One teenager’s vision to be the change we want to see in the world
There has been a big discussion on social media lately about Walk Up v. Walk Out. I think we need to do both.
As a teenager who has spent the last few years working with other kids to help them deal with stress, I was really affected by the events that occurred in Parkland. I was also really proud of everyone that stood up for the right of all children to be safe. No kid should be afraid to go to school, and no parent should be afraid to send their kids to school.
I marched with my parents and it was amazing; probably what it felt like for the people marching for what was right in the 60’s. I fully support and thank everyone who Walked Out and Marched, but I also think Walk Up is crucial and needs to be happening simultaneously. People on the far side of either side of the isle need to find a way to come together and meet in the middle to protect our generation and future generations. These are both good ideas, and one should not exclude or take away from the other.
If we are going to be our best selves and make this world a better place for the next generation, then being kind to everyone is really important — especially right now with everything going on in the world.
I have developed a program for kids to help them cope with emotions and trauma. The curriculum is all about health and wellness, both physical and mental, and will hopefully be in all schools and hospitals in the near future. The program includes utilizing yoga, meditation, mindfulness to re-learn how to communicate, how to be compassionate, empathetic and kind, in order to learn to give back and make a positive difference in the world.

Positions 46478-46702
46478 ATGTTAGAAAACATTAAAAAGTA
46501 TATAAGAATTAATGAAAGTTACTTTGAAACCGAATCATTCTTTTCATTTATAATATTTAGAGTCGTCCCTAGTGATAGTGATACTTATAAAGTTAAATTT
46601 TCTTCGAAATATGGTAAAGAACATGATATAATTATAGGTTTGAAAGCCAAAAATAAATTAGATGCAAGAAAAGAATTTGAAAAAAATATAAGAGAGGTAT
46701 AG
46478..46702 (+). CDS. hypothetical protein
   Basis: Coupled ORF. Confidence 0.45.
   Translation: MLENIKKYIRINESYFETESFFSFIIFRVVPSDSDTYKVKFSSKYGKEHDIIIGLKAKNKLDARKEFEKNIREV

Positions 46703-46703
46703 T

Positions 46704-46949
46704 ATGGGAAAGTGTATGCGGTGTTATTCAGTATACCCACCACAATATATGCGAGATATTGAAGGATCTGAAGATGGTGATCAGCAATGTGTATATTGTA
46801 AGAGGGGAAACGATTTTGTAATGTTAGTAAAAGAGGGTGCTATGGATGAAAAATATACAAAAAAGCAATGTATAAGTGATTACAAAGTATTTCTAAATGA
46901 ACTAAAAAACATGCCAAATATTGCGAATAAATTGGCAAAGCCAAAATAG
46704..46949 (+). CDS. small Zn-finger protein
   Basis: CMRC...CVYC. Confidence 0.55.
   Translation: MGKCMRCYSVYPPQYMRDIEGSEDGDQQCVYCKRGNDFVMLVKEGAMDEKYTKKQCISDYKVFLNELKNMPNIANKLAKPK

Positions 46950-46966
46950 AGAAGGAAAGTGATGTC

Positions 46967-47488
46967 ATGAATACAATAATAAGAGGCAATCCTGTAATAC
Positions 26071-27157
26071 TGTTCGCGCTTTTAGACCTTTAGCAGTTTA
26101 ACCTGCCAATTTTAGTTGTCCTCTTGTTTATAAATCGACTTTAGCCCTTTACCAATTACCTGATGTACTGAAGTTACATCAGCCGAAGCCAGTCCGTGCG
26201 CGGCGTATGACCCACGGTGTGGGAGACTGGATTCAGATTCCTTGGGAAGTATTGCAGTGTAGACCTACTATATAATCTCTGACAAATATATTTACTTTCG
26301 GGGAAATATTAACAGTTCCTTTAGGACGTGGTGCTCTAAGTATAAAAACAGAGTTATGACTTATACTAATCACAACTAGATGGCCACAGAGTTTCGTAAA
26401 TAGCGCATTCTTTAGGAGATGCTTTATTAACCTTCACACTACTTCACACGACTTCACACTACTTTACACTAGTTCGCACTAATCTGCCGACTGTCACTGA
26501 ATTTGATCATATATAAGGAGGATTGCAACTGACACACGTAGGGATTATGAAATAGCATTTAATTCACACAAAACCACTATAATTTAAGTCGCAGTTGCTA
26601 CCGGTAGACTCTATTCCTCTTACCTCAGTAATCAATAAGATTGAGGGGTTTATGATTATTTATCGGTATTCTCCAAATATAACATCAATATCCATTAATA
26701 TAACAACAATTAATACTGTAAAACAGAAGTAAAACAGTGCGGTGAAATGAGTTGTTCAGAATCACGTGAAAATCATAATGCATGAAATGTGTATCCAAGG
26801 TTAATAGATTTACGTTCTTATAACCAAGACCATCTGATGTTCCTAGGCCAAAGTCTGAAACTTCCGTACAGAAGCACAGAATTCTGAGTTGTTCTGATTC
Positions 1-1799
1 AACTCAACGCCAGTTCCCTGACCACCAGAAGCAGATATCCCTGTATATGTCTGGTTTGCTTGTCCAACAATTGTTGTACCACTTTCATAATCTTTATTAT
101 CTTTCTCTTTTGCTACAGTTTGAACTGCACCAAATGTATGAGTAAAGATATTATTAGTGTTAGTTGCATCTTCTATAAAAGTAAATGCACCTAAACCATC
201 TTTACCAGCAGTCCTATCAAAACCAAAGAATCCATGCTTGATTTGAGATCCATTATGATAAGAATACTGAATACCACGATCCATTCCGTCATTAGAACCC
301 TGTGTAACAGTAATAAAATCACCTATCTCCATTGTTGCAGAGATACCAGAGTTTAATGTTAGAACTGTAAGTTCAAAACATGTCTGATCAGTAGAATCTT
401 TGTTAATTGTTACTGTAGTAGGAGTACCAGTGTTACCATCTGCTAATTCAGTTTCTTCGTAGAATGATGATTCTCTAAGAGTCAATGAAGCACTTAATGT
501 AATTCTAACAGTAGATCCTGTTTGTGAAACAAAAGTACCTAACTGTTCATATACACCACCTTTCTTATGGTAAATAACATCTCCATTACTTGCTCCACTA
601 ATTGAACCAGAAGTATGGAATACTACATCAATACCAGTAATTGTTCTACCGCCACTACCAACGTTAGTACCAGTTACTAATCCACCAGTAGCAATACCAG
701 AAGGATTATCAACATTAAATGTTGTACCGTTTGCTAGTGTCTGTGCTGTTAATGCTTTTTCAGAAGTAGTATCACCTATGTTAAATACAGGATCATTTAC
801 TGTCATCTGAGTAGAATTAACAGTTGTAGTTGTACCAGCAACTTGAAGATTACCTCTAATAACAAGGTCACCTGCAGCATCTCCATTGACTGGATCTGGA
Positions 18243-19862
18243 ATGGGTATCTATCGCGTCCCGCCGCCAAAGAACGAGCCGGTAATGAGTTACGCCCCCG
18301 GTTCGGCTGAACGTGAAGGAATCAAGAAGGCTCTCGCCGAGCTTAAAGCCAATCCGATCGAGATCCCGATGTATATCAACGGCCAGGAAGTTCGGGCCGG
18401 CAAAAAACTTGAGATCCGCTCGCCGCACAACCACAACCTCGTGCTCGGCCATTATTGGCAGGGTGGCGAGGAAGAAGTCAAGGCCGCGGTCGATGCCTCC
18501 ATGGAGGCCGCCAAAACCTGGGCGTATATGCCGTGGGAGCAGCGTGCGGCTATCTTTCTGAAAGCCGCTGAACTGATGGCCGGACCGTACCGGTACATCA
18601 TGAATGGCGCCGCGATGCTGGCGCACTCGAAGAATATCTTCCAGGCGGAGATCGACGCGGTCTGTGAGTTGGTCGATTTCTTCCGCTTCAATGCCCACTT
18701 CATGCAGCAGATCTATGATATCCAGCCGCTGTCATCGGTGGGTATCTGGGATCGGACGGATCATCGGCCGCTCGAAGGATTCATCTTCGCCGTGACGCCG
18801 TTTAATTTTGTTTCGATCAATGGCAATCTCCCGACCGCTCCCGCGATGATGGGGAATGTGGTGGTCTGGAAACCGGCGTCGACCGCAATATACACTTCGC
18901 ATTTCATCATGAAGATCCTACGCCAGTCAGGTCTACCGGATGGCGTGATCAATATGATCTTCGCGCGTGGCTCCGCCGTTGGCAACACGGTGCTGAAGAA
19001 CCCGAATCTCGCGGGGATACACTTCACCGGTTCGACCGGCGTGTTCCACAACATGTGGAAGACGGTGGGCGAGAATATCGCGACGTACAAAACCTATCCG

Kids tend to be stuck in their phones, including me sometimes, so these things are very important to teach. I would go so far as to say that they should be mandatory, just like math. It’s a new world, and we need to adapt what we are teaching in schools.
For the younger kids, we use the Wuf Shanti dog character and a lot of fun games and music, so they learn the tools without being bored. If we can reach them when they are young, then it will become an automatic response to any stress that happens when they grow up — and anytime when they are sad, angry, or nervous about something. The goal is to give them tools to make themselves feel better and interact better with other kids.
Lots of celebrities and professional athletes practice some form of Yoga, meditation or mindfulness every day, to help them deal with stress, focus on their craft, help with endurance, and stay healthy and grounded. Instead of copying the celebrities that do bad things, like drugs or violence, kids need to learn about these other role models who are doing good things, and take a cue from them.
The Dalai Lama said that if we can teach all young kids the practice of meditation, then we can eliminate violence in the world in one generation.
I think if kids learn breathing techniques, mindfulness, and positive thinking, and if schools utilize curriculums that emphasize communication and kindness, then maybe it will be even faster than one generation.